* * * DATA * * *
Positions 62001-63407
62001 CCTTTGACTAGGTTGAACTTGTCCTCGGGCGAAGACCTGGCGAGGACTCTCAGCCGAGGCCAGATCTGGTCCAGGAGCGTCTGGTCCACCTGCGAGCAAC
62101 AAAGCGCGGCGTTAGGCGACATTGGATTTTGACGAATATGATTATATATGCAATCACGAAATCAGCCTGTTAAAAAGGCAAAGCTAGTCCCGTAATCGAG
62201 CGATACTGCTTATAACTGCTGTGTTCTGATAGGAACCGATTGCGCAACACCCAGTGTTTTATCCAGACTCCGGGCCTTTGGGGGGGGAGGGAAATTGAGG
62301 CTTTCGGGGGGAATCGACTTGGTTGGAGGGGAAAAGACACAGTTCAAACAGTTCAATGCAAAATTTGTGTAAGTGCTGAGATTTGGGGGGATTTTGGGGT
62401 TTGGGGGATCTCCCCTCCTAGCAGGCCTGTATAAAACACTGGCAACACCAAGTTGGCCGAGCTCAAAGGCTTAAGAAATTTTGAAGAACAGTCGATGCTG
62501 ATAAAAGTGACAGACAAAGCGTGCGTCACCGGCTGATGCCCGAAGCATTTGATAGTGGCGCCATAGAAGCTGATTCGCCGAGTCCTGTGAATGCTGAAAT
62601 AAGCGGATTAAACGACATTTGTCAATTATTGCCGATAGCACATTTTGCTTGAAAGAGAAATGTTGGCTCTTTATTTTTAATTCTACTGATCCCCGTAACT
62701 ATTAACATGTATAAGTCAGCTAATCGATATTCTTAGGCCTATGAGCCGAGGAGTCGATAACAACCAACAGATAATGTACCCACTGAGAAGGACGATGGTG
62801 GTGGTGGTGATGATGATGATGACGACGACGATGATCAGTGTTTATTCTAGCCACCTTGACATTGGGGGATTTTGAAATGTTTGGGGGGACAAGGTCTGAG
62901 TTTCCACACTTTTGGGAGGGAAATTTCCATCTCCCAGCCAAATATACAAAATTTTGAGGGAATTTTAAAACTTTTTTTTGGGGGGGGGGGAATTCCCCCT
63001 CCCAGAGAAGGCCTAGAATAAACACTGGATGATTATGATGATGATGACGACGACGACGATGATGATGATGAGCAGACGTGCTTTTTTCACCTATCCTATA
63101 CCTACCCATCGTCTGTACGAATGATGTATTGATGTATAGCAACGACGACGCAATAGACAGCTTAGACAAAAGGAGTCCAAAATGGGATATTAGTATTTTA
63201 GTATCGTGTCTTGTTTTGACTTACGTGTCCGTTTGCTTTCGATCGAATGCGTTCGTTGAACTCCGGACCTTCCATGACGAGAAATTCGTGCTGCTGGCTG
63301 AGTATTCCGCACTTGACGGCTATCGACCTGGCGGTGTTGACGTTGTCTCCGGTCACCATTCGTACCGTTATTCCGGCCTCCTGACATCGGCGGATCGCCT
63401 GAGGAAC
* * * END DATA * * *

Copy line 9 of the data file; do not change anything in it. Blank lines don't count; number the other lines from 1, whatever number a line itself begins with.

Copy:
62701 ATTAACATGTATAAGTCAGCTAATCGATATTCTTAGGCCTATGAGCCGAGGAGTCGATAACAACCAACAGATAATGTACCCACTGAGAAGGACGATGGTG